WESTFIELD, NJ — Westfield dad Dan Weiniger waits each day for the call that his new heart is waiting for him. But the transplant hopeful he isn’t waiting idly. Recently Weinier, who owns Home Video Studio, produced three videos featuring himself, his family and dozens of friends from the local business community that he entered in “Thanks to the LVAD,” a national contest hosted by Mended Hearts with support from St. Jude Medical.

“Thanks to the LVAD” is designed to recognize and celebrate people who have received an LVAD (left ventricular assist device) to treat heart failure, provide an outlet for LVAD recipients to share their stories and to educate and inspire others who are living with advanced heart failure. Five winners throughout the country will be chosen for a news and social media campaign in their local area, and one of them will be featured in a national campaign.  

Weiniger’s health issues began in February 2003 when, at 42 years old, he had a heart attack followed by quintuple bypass surgery. After three weeks in the hospital, Weiniger recovered and for the next 12 years he lived a normal life. Then, in February 2015, he suffered another heart attack , this time spending  two months in the  hospital.  Doctors told Weiniger that the heart failure was so severe that they could not perform a bypass. Stents would not work, and there were no miracle drugs.

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“It didn’t look good until an LVAD was presented to me,” said Weiniger. “LVADs were first invented to keep you alive while waiting for a transplant. Of course, they still are but have gotten so much better that some have chosen to live with an LVAD. And I think the longest someone has had an LVAD is nine years so far.”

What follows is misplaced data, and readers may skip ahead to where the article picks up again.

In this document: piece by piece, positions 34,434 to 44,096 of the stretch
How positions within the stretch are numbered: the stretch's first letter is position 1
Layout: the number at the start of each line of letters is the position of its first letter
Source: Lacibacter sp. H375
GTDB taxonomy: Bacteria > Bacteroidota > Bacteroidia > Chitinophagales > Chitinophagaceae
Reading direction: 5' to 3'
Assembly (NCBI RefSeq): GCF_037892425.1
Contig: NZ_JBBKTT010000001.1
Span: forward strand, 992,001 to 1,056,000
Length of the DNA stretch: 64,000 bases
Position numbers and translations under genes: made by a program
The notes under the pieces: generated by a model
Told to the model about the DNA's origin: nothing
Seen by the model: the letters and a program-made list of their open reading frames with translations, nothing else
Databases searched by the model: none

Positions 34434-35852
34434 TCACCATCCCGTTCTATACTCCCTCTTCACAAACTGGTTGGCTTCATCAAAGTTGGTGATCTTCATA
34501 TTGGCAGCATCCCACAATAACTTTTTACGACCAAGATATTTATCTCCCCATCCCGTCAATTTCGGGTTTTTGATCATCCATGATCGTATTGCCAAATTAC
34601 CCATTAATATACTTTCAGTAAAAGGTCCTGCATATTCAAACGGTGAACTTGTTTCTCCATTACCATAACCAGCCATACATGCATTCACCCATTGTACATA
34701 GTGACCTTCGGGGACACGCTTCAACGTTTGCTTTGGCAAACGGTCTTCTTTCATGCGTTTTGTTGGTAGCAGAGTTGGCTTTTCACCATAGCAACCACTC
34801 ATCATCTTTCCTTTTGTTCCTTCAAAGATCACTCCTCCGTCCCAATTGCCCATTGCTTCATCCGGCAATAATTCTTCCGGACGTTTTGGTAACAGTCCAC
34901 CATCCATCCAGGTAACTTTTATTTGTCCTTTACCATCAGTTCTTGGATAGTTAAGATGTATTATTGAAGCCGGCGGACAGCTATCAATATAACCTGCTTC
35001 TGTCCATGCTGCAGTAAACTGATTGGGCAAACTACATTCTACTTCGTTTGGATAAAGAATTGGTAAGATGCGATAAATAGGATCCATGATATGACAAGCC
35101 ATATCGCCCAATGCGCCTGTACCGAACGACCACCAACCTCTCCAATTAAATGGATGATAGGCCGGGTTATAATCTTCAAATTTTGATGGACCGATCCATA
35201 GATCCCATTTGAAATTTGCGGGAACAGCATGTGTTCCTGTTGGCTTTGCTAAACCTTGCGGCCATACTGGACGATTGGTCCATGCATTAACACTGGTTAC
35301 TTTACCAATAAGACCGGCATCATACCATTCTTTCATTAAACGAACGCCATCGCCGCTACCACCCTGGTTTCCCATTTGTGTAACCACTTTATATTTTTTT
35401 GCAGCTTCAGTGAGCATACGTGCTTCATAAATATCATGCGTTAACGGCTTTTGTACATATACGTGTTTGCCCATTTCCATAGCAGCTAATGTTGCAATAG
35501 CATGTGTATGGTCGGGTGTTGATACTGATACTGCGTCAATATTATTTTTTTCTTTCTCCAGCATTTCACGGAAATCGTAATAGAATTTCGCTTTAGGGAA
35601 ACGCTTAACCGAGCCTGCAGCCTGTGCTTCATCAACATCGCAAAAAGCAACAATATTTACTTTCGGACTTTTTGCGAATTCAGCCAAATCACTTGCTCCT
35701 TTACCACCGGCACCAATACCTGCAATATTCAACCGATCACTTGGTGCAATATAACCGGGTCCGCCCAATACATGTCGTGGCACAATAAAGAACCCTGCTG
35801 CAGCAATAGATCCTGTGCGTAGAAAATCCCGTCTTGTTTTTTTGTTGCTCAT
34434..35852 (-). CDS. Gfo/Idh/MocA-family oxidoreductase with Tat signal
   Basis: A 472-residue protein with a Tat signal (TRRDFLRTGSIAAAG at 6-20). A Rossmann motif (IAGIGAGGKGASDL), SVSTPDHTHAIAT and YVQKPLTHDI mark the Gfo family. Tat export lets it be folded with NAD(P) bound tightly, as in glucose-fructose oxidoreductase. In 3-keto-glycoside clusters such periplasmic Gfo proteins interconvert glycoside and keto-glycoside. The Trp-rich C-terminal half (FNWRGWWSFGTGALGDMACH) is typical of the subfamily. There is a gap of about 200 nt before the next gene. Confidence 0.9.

Waiting on the transplant, Weineger takes it day-by-day as doctors from Newark Beth Israel Hospital could call at any time telling him that there is finally a donor heart ready for him. Meanwhile, he works full time at his home video studio, helps run the Westfield BNI (Business Networking International) group and speaks to other heart failure patients in the area.

“Throughout my 55 days in three hospitals and through my time now, my family, my large network of friends and Westfield networking associates have always been in my corner,” said Weiniger. “I look at my heart failure as not the end of the story, just another chapter. It’s an opportunity to help others and to inspire to help them to overcome obstacles.”

In 2015, community members raised more than $8,000 to buy him a whole-house generator so that he would have a guaranteed source of electricity for the LVAD , which needs to be recharged daily.

Others have stepped forward in more personal ways. When Kristy Ball, owner of L&B Printing in Scotch Plains, heard that Weiniger needed to stay near other people due to fear of bleeding from the blood thinners he takes,  she invited him to move Home Video Studios into her space.

“There she gave me the only walled office space and never asked for anything in return,” Weiniger said.

She might not have asked for any money, Ball said she’s benefitted in another way.

“I feel very lucky to have met such an upbeat person He’s a true friend who gives such great advice,” said Ball.

“My BNI networking partners are more than business associates — they are caring, supportive friends who have stood by me and who I think of as my extended family," said Weiniger.

When it came time for Weineger to shoot his videos last month for “Thanks to the LVAD,” dozens of people from the group got involved.

“The video was shot on March 18th after a weekly BNI networking meeting at Echo Lake Country Club in Westfield,” Weineger said. “Close to 50 members agreed to help with the video by staying after the 90 minute meeting, delaying going to their offices and work to be in the video."

Weineger also credited the love and support of his wife Jan, and his daughter, Eliza, and his sister, Molly, for helping to make the production of his videos possible.

Watch them here:

 

 

In addition to frequently contributing to Tap into Westfield, Mike Cohen is the Founder/Director of Throwback Sports the Sports Editor for Education Update. He can be reached at throwbacksports@verizon.net